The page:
Greene offers a summary of trends in the digital market during 2008 and makes some predictions about what the industry can expect in 2009.
By Tim Greene
There was some talk at SGIA that HP’s Latex ink technology is still basically a solvent ink technology. HP’s representatives vigorously deny this and are more than willing to provide technical information to refute that opinion to anyone who requests it. Basically, there is a co-solvent in the ink, but it is the same level of co-solvent that is in the water-based inks HP uses in its DesignJet aqueous inkjet printers. There are other durable aqueous inkjet printing solutions and systems that will compete with HP’s Latex printing systems in what amounts to a new equipment category in 2009.
InfoTrends publishes market forecasts every year about the wide-format-digital market; hardware, ink, and media volumes; and value projections. Right now we project the worldwide market for wide-format graphics will grow from $55 billion in 2008 to $67 billion in 2012 for a compound annual growth rate of 6.0%. So we still see wide-format digital as a growing market with profitable growth and some dynamic emerging applications.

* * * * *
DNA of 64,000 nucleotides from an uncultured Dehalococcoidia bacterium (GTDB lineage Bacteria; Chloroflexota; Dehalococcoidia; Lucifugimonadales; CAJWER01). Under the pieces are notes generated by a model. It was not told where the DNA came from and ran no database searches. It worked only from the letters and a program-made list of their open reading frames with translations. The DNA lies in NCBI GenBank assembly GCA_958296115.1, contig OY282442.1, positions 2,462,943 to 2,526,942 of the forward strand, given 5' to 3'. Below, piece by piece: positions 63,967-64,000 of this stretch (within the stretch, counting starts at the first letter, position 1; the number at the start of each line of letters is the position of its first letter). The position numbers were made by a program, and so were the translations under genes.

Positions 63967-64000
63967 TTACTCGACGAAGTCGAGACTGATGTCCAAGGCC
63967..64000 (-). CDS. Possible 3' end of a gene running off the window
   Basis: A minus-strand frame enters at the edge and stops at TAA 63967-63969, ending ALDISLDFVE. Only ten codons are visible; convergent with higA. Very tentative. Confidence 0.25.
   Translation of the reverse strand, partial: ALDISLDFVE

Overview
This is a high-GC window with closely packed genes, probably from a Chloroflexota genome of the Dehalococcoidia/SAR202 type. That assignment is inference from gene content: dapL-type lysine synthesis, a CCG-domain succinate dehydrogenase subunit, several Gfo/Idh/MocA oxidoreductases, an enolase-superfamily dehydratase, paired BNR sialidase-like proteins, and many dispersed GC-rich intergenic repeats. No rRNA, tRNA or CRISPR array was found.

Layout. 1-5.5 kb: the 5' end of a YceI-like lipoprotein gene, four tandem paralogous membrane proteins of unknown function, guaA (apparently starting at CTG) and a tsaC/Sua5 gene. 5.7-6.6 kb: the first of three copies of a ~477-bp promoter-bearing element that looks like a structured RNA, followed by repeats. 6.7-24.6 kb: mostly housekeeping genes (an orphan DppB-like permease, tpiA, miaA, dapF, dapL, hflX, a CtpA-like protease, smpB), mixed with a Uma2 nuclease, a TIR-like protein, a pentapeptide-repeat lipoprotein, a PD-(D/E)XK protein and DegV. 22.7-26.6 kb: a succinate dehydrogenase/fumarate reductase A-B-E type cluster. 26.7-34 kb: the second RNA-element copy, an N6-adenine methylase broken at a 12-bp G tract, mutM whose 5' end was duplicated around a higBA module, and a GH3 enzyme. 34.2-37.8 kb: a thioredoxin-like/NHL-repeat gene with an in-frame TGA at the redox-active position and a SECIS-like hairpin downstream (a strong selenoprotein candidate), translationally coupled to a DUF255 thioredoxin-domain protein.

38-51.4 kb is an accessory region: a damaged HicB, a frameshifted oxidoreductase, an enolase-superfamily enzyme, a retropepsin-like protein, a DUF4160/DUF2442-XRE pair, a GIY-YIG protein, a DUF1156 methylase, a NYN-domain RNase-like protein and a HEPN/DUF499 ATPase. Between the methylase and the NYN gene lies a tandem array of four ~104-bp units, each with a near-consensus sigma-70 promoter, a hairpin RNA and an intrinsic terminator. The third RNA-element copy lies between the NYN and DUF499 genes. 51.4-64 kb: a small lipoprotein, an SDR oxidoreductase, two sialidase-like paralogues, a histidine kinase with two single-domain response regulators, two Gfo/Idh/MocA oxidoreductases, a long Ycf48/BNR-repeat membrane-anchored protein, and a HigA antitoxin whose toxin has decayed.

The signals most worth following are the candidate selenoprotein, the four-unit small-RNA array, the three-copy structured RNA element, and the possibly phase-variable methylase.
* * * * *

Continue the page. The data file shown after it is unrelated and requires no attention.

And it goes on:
That said, just about every one of the vendors that I spoke to reported that printer shipments were down from 2007 levels, and lots of our end-user data suggest that they would postpone equipment purchases until the economic outlook improves. Clearly the economy is having an impact on the market for wide-format graphics, but it is very difficult to predict the total of that impact and how long it will last. As famous economist John Kenneth Galbraith wrote, “The only function of economic forecasting is to make astrology look respectable.” So, we’re building our forecast models using the fundamental assumptions that have fueled the growth of the market in the past, namely the strength of trade shows and events, and outdoor and point-of-purchase advertising.
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